If you spend any amount of time reading career advice, following founders of companies you admire, or scrolling Twitter, you’ll inevitably run into some version of:
l f***ing love the end of the year. All of the lazy people take the last week of the year off. Meanwhile, here I am in the office for my normal 16 hours days, getting a leg up on everyone who’s too tired to keep going. This is when champions are made. Work when no one else is to get an advantage no one else has.
You know, the typical self-congratulatory, invincible superhero type comment people love to make.
Well, here’s my experience: the longer you work without a break, the more likely you are to have a mental or physical breakdown that will force you to shutdown for a period of time that’s completely out of your control.
I would know.
In 2013, two years in to starting my first creator business I suffered what was in hindsight a complete nervous breakdown and debilitating level of anxiety. It manifested in the form of paranoia, constant anxiety, and terrifying physical symptoms like night sweats, insomnia, and weight loss. All of this further spiraled into a deep hypochondria and fear that I was dying of some lurking illness.
I spent hours on WebMD trying to self-diagnose. I barely slept. My wife (girlfriend at the time) did everything she could to reflect back to me the reality of the situation, but I was a brick wall. I didn’t want to hear it.
I had been working 12+ hours a day because of the financial pressure I felt to make the company work. I hadn’t been exercising or eating well. I was sacrificing my mental and physical health in the name of trying to make it as a first time founder.
These poor habits compound and eventually catch up to you. From experience I can say unequivocally: it’s not worth it.
Nothing else matters when you lose your health. We all know this conceptually, but we ignore it until we’re forced to face the reality.
It was a wake up call for me and began a lifelong journey to learn how to balance hard work with rest and recovery.
For ambitious, career-focused people, rest feels like a waste of time and opportunity.
We have to make a shift in thinking to embrace rest: the best way to achieve our full potential over a decades long career is to use rest as leverage for longevity. Hard work will produce the best results when measured in days. Proper rest and recovery will produce the best results when measured in years.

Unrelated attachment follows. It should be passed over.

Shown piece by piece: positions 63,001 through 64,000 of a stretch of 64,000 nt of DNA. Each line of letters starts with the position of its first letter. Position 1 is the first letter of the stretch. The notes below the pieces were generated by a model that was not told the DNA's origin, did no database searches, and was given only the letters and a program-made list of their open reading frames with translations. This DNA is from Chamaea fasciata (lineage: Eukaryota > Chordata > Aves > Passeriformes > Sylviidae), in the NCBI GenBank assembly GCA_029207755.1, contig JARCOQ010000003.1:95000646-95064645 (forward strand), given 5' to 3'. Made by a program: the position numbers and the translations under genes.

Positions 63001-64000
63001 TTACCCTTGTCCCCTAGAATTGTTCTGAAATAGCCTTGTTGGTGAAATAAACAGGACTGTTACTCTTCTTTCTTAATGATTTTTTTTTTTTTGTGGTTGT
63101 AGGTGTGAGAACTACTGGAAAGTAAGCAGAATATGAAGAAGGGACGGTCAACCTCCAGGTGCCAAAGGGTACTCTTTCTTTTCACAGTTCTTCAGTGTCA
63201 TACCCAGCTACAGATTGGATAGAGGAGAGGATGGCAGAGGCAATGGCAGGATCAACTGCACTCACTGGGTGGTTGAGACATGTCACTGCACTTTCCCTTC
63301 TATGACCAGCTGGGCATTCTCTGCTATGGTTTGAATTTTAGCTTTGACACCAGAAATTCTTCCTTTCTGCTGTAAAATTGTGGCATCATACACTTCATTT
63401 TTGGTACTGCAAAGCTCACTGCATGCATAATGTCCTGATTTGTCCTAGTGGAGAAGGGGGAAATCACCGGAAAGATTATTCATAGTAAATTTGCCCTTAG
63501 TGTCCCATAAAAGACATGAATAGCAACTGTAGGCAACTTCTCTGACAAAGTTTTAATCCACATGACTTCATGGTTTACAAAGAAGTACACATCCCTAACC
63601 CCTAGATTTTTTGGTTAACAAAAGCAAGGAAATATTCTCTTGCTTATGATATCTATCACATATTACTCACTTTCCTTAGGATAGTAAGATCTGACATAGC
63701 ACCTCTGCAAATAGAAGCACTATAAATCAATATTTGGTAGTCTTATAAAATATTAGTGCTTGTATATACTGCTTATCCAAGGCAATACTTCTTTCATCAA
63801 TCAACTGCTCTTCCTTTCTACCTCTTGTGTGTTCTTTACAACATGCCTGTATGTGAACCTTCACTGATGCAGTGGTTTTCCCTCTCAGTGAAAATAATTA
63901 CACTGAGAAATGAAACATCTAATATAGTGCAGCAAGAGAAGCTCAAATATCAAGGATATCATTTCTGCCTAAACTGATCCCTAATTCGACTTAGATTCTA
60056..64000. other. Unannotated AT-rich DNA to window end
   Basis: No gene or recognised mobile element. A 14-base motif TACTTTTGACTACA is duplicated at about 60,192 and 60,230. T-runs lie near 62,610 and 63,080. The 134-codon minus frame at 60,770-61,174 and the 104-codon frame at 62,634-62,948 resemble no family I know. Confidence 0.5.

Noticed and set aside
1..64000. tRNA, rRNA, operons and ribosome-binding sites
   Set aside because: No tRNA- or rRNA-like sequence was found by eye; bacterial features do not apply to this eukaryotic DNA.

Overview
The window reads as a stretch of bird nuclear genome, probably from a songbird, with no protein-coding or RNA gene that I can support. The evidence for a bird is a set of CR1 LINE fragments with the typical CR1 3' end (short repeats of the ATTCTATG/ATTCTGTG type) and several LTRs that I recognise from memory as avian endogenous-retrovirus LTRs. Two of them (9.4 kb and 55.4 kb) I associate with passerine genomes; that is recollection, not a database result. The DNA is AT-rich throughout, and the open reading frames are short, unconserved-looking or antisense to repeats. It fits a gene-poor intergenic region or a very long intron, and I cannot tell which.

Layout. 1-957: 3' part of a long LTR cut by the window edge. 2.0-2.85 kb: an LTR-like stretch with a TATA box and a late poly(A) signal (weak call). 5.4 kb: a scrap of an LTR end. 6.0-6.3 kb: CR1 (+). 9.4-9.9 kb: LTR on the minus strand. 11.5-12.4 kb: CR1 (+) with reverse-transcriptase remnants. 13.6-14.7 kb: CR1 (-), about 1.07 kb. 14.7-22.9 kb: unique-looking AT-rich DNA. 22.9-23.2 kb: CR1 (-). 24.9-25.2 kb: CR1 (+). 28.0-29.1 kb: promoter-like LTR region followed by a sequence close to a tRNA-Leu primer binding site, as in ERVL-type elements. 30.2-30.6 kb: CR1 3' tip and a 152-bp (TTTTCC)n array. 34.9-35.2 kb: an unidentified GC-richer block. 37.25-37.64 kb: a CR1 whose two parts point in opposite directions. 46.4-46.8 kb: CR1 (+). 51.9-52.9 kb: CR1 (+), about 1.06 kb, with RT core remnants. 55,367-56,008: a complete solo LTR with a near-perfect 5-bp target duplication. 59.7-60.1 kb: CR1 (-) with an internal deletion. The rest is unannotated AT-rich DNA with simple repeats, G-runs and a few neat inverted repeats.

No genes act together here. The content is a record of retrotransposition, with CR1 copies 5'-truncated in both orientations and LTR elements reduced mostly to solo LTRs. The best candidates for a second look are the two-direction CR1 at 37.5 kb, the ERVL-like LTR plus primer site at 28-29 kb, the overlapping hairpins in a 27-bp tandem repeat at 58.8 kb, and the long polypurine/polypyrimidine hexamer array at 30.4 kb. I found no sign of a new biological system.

What professional athletes teach us about the importance of rest and recovery
For ambitious people, rest is an active effort to be passive for a period of time. It takes discipline to rest appropriately. This is where professional athletes can teach us a thing or two about the importance of recovery.
On the surface, if you were to look at the routine of a top athlete like Damian Lillard, Sue Bird, or Alex Morgan, it would be easy to look primarily at their training schedule. How many hours are they practicing their sport? Weightlifting? Conditioning? Studying film?
If that’s all you studied, you’d only be seeing half of the picture. The best athletes in the world focus on recovery every bit as much as they focus on training. You can’t progress without recovery time. It’s the biological reality of our bodies and minds.
In between practice and conditioning, their schedules include very specific meal and supplement planning, massage and ice baths, 9+ hours of sleep per night and sometimes daily naps.
Down time is every bit as important to top performance as hard work. I do not exaggerate when I say this: if you’re already motivated and ambitious, the single most important goal you can set for yourself is to get 8+ hours of sleep every night in 2021.
The end of the year is a perfect opportunity for rest
But right now, we have a rare opportunity — a turning of the calendar year at the end of one of the hardest years in most of our lives. A chance to pause, rest, recover, and reflect. If you’re planning to work this last week of the year, I’d ask: why? What is it that you’re trying to accomplish that can’t be better accomplished after a week of rest?
If you can afford to take this last week of the year off, I’d implore you to take it.
Here’s my list of what I plan to do over the 10 days I’m taking off: